In the small city where I grew up, south of Brussels, my dad was a French teacher and my mom was an interpreter from Madrid who went to Belgium to perfect her French and never left! Before pursuing a college degree, I was an au pair in England, tried sculpture, did stand-up comedy, and then decided to try college. With my passion for foreign languages combined with my love of learning and meeting people, I studied to be an interpreter. However, I realized quickly that I wasn’t cut out for interpreting other people’s conversations if it did not include my having the opportunity to share my own thoughts! My interests shifted towards studying Linguistics, the mechanics of language and of foreign language acquisition. In ’98, as a Fulbright scholar at BU, I earned my Masters in Applied Anthropology while teaching part-time in the Spanish department. Then I returned to Brussels where I worked at the Foreign Service for the presidency of the European Union. After 4 years, I returned to the US, teaching at Brown University, then at the College of the Holy Cross. I love to travel, spend time with friends and family, meet new people, seek out new music, listen to podcasts, overanalyze crime fiction, comics, sci-fi movies and zombie shows. Some of my favorite comics are “Persepolis” and the Japanese manga “A Distant Neighborhood”. You can read my departmental biography here.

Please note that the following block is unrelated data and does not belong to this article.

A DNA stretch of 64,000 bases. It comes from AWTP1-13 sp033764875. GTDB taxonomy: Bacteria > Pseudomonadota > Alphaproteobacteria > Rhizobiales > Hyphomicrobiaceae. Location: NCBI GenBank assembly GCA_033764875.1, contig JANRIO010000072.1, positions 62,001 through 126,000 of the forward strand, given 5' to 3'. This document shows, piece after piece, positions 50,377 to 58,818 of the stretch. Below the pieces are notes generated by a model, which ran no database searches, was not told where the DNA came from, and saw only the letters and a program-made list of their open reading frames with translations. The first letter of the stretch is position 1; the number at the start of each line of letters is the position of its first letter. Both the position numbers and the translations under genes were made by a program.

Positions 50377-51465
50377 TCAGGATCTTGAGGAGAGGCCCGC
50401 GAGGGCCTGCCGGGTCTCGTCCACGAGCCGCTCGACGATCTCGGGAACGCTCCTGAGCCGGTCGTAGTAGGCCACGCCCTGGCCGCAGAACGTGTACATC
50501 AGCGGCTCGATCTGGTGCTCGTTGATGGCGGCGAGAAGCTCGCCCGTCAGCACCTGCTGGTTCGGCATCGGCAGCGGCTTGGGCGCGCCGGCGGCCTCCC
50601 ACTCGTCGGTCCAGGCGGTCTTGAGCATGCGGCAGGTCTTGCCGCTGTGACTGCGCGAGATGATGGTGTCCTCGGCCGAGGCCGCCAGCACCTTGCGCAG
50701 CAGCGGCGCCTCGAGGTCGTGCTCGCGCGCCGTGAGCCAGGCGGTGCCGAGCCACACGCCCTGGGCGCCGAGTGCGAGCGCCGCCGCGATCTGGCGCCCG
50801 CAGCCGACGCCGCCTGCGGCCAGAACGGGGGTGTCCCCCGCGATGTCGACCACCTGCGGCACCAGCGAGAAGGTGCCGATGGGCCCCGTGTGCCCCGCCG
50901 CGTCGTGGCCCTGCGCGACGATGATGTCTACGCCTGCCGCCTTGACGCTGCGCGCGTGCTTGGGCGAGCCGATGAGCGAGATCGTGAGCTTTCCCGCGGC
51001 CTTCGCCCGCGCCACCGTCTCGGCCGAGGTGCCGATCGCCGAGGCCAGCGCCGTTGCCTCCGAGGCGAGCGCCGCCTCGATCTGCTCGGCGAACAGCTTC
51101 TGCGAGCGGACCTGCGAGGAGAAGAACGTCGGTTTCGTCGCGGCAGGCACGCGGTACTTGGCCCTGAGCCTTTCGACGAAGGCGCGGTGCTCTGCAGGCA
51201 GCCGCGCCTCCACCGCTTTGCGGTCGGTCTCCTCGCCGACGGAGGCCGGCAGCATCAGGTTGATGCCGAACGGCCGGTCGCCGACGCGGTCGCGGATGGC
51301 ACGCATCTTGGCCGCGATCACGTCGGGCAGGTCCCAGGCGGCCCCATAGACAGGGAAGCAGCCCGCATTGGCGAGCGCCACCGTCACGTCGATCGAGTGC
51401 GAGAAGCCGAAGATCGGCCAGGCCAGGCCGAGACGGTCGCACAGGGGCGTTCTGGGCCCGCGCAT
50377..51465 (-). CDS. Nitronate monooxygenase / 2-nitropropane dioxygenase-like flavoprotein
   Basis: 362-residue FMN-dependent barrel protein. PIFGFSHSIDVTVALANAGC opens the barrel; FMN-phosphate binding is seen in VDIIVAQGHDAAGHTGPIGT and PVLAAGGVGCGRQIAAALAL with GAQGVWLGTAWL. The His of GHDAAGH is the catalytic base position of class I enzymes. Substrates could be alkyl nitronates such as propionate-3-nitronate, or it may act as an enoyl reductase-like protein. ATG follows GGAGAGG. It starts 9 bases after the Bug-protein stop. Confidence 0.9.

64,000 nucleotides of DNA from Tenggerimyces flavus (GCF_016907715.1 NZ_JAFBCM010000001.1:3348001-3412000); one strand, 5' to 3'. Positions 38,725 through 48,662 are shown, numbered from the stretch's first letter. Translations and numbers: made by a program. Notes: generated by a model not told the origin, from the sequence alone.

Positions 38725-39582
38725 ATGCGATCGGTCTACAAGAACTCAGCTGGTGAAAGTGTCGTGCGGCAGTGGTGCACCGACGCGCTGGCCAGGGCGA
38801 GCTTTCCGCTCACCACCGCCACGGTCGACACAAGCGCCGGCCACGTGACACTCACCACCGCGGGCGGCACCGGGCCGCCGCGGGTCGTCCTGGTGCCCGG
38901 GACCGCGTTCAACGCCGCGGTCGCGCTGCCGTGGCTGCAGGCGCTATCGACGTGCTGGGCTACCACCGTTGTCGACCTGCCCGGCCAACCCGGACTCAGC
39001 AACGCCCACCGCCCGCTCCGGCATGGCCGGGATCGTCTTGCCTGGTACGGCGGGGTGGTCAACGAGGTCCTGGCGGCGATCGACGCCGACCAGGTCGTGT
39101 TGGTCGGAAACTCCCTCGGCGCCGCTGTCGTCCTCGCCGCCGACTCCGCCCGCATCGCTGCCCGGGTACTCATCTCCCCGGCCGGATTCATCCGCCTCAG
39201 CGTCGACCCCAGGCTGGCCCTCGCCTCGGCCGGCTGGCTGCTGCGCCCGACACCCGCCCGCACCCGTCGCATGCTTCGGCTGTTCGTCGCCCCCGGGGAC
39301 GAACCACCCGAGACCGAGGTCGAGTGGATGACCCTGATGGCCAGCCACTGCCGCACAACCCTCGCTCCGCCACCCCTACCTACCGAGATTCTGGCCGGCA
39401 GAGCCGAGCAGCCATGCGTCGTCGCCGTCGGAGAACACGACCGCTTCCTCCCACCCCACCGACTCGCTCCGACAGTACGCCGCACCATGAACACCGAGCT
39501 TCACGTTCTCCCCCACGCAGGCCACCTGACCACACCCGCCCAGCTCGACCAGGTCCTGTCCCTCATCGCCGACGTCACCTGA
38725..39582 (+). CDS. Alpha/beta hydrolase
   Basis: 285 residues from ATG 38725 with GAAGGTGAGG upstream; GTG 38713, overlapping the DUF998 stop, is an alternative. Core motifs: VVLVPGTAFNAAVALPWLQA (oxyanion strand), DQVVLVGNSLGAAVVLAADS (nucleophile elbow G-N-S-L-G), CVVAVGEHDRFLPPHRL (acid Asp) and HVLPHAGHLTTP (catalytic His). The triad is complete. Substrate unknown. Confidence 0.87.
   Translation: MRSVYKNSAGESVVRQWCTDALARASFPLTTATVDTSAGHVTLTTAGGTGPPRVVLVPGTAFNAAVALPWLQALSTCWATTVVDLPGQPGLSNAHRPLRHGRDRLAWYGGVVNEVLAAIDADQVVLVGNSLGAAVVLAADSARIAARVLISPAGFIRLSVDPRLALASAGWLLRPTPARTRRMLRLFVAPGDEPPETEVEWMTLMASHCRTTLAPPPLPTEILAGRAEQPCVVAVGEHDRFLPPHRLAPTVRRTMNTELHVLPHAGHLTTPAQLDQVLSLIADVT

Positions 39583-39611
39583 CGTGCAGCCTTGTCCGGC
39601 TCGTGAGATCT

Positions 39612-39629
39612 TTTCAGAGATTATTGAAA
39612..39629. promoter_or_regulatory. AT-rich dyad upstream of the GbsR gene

Warren Towers Neighborhood

Bryan Stone

Associate Dean for Academic Affairs, STH
E. Stanley Jones Professor of Evangelism
Co-Director of the Center for Practical Theology